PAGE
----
• The Learning Network (New York Times) Each week the Learning Network offers new ways for students to practice reading, writing, and thinking using Times journalism – at no charge. Daily writing prompts for students to respond to are provided, as well as other activities for students, as well as resources for teachers.
  • StoryBird is a storytelling platform to help students develop their writing.
  • Purdue Online Writing Lab provides guidance for students writing academic papers, including guides for formatting, citations, analysis, and revising work.

Online and digital resources for science instruction, including tutorials, videos, and online labs.

  • PhET Simulations support math and science learning.
  • Legends of Learning provides educational games for grades 3–8. These resources have been made available for free due to school closures.
  • National Science Teaching Association contains resources from NSTA to help you support your child's learning in science at home and at school.
  • California Science Teachers Association Resources is a collection of resources for educators curated by CSTA.
  • MysteryScience has made their resources free in response to the Coronavirus.
  • NASA Education Resources (searchable by topic) provides informative educational materials that engage student interest in science, technology, engineering and mathematics.
  • Teach Engineering - This collection aligns with state and/or national science, mathematics and technology educational standards, and uses engineering as the vehicle to integrate science and mathematics concepts for K-12 students.
  • US Department of Energy Education Resources is a partnership between the US Department of Energy partnered with the National Energy Education Development Project (NEED) to create free energy education resources for classroom and educational use.
  • The Physics Classroom is a collection of online tutorials, concept builders, and interactive lessons for students.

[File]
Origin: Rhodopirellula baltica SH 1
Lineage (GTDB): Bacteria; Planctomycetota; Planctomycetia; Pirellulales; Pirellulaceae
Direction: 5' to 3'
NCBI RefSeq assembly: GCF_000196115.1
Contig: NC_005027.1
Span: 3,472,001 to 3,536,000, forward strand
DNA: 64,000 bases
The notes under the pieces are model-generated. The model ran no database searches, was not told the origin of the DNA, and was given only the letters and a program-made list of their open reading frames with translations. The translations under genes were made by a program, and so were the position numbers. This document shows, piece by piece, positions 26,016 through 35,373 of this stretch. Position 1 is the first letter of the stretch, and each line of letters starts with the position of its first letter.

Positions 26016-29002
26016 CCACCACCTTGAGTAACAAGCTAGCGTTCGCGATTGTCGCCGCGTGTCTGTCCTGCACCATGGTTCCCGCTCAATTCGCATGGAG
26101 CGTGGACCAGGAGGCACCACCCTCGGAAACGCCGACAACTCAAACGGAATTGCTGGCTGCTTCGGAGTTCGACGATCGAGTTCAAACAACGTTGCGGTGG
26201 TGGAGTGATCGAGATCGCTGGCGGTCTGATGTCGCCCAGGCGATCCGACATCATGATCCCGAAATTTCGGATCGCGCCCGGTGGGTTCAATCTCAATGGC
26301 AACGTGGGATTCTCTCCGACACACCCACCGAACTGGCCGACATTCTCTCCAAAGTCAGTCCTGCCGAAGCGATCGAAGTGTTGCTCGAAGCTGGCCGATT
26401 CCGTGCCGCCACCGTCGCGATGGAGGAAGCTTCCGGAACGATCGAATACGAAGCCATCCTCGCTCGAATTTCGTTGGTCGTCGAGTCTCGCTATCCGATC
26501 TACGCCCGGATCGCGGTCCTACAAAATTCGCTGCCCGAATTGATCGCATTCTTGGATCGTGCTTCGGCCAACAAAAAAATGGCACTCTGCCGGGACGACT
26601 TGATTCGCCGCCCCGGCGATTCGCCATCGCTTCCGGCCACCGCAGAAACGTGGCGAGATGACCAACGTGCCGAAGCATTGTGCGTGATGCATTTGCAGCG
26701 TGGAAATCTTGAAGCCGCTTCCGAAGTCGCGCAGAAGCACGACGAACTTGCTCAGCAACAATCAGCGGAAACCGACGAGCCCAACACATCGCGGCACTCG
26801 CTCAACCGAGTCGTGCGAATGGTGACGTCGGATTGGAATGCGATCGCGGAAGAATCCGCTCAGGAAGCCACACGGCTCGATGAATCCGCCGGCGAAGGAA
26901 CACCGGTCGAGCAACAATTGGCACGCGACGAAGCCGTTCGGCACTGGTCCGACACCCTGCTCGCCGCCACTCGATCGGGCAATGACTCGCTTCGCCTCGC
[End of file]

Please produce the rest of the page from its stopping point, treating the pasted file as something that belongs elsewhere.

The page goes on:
• Edutopia: Ten Websites for Science Teachers offers summaries and links to ten websites covering topics such as the process of science, field research journals, evolution, PhET simulations, Earth exploration, EdHead interactives, plants, chemistry, scientists, and more.
  • California Academy of Sciences Educator Resources provides lesson plans, science videos, and distance learning programs.
  • Bill Nye The Science Guy offers a collection of episode guides and videos as well as directions for home demos that can be found under the “Learn” section and cover topics such as life science, physical science, and planetary science.
  • Discovery Education is an online K-12 learning platform. It provides multimedia, virtual activities and hands-on labs with model lessons in Science, Technology, Engineering, and Mathematics.
  • Switcheroo Zoo helps kids learn about animals by playing games.

Resources to promote and maintain physical education curricula in distance-learning environments. Many of these resources are designed for students who are homeschooled but could be used or adapted for use in a distance-learning environment.

Digital and online resources for teachers to develop lessons, locate primary and secondary source materials, and connect students with resources for research and inquiry-based lessons.

  • Teaching Tolerance provides free resources to educators—teachers, administrators, counselors and other practitioners—who work with children from kindergarten through high school. Educators use our materials to supplement the curriculum, to inform their practices, and to create civil and inclusive school communities where children are respected, valued and welcome participants.
  • The Library of Congress offers classroom materials and professional development to help teachers effectively use primary sources from the Library's vast digital collections in their teaching.
  • The Stanford History Education Group is an award-winning research and development group that seeks to improve education by conducting research, working with school districts, and reaching directly into classrooms with free materials for teachers and students. Their current work focuses on how young people evaluate online content. Their Civic Online Reasoning curriculum to help students develop the skills needed to navigate our current digital landscape.
  • The Smithsonian
  • Many museums, cultural sites, and historical sites offer virtual tours and live streaming. Here are a few, but an internet search will reveal many others:
  • The Zinn Education Project promotes and supports the teaching of people’s history in classrooms across the country. They aim to equip students with the analytical tools to make sense of and improve the world today. Their website offers free, downloadable lessons and articles organized by theme (https://www.zinnedproject.org/teaching-materials/explore-by-theme), time period (https://www.zinnedproject.org/teaching-materials/explore-by-time-period), and grade level. The teaching materials emphasize the role of working people, women, people of color, and organized social movements in shaping history: https://www.zinnedproject.org/